Comcast is asking $70 per month for gigabit in Atlanta — the same as Google’s internet-only offering. Atlanta is one of Comcast’s test markets for capped bandwidth as well, and it’s using that to push gigabit customers into contracts. Yes, contracts for broadband are still a thing. If you choose to forego the contract, you pay a whopping $140 per month for your gigabit Comcast connection, and you are still subject to the 300GB monthly cap. Agreeing to a crazy three-year contract is the only way you can get that $70 monthly price. Guess which price Comcast is promoting.
As video streaming services continue to replace TV for many households, a 300GB cap is increasingly tough to stick to. The increasing availability of 4K video from providers like Netflix is also pushing bandwidth usage higher. This is what Comcast wants, though. If it’s painful enough to live under 300GB without paying overages, people will just stick to paying for TV service to avoid the hassle. At 1Gbps down, you could use up an entire month’s cap in 40 minutes.
Google started rolling out its experimental Google Fiber service a few years back, and at the time ISPs seemed unconcerned. Comcast and its brethren didn’t think people wanted those speeds. Google Fiber still isn’t widespread, but it is expanding and proved that consumers do have an appetite for faster broadband than they’ve been getting from cable and DSL providers. Rather than let upstarts steal away its most lucrative customers, Comcast is rolling out its own gigabit service. In Atlanta, where Google Fiber is planning an expansion, the service just came online. However, no one is happy with the offerings.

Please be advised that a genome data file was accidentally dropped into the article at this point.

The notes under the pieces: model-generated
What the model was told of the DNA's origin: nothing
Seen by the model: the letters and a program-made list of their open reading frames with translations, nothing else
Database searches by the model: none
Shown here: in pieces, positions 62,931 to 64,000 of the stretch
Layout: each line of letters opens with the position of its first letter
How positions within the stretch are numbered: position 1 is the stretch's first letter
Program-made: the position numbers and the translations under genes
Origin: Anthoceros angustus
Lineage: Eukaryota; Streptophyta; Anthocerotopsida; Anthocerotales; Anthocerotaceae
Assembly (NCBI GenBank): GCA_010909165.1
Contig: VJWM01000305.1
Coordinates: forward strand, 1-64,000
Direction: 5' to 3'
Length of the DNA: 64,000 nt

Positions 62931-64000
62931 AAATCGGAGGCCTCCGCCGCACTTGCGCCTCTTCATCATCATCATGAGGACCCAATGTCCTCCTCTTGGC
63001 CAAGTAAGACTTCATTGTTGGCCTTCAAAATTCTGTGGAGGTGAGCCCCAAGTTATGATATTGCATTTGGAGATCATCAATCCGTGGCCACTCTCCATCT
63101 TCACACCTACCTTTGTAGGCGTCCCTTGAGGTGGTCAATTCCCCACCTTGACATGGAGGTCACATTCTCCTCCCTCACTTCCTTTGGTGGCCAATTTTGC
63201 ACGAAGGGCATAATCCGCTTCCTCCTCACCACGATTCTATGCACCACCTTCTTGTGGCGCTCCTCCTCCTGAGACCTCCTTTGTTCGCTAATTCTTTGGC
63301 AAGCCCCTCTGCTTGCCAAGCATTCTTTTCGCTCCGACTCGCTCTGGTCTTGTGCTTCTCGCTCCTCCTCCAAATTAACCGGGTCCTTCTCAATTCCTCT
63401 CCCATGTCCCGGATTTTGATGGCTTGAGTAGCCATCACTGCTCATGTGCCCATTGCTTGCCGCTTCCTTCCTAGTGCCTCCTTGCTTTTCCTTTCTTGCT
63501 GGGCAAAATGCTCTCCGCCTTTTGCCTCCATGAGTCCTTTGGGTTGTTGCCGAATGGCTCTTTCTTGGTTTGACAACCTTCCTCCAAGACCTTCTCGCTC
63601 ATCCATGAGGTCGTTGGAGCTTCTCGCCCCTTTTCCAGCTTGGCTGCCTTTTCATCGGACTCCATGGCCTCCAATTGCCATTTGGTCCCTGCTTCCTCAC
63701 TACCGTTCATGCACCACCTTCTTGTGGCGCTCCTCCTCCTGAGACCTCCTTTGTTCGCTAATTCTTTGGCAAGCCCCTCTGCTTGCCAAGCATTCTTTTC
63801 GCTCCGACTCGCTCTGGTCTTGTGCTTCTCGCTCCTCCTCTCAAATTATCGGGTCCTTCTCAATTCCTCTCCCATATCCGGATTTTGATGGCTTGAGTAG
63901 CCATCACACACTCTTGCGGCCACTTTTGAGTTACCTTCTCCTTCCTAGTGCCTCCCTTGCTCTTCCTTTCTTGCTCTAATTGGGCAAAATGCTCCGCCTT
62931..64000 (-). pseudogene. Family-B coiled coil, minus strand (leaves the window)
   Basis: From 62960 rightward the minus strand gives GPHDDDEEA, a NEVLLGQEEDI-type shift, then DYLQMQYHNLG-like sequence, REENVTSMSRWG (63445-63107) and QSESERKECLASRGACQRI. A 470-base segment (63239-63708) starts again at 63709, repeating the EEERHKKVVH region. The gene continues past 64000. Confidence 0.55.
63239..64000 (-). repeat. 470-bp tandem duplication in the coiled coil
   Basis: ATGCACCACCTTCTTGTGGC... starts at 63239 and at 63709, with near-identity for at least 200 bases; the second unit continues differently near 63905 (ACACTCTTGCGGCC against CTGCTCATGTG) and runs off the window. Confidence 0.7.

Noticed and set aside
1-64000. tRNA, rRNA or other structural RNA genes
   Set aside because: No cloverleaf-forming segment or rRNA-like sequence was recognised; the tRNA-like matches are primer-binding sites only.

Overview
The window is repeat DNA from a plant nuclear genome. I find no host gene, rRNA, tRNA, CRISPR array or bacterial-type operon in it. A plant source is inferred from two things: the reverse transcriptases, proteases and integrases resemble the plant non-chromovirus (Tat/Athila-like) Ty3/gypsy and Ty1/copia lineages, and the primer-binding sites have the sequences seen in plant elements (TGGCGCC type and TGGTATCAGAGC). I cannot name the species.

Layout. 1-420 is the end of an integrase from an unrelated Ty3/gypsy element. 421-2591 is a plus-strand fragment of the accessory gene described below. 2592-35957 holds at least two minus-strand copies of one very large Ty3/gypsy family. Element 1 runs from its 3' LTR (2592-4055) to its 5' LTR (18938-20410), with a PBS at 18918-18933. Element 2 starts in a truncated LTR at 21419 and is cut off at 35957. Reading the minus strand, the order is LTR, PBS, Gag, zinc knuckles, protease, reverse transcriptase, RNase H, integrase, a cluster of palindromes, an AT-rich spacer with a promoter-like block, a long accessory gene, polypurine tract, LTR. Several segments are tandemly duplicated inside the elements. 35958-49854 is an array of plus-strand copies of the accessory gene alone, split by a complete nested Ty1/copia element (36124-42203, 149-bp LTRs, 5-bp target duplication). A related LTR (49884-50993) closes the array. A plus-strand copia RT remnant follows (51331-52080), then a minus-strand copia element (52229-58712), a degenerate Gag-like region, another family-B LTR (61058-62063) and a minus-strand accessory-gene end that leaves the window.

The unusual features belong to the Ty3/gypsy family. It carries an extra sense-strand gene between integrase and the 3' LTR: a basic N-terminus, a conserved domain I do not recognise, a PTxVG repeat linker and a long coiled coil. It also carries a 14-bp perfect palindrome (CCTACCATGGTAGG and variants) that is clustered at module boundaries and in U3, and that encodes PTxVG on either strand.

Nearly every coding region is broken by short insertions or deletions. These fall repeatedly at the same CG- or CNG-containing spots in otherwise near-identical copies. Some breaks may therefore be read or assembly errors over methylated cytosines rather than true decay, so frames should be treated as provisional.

Comcast can reasonably call its new high-speed service “gigabit.” It does run at 1Gbps down, just like Google Fiber. However, the upload speeds are only 35Mbps. There are traditional internet packages available in some markets that have faster uploads. By contrast, Google Fiber is symmetric 1 gigabit up and down. This might have something to do with Comcast running its gigabit service over DOCSIS 3.1 rather than installing fiber to homes as Google does.
Comcast doesn’t even seem convinced its current pricing is expensive enough. It refers to the $70 contract price as a “promotion.” The Atlanta gigabit deployment is an experiment that Comcast will use to adjust its offerings in other markets. Comcast might actually decide to price gigabit internet higher elsewhere, especially in places where there isn’t a gigabit provider. I’m sure those prices will magically fall should someone start deploying fiber, though. Comcast plans to expand its gigabit service to Nashville shortly, followed by Chicago, Detroit, and Miami later this year.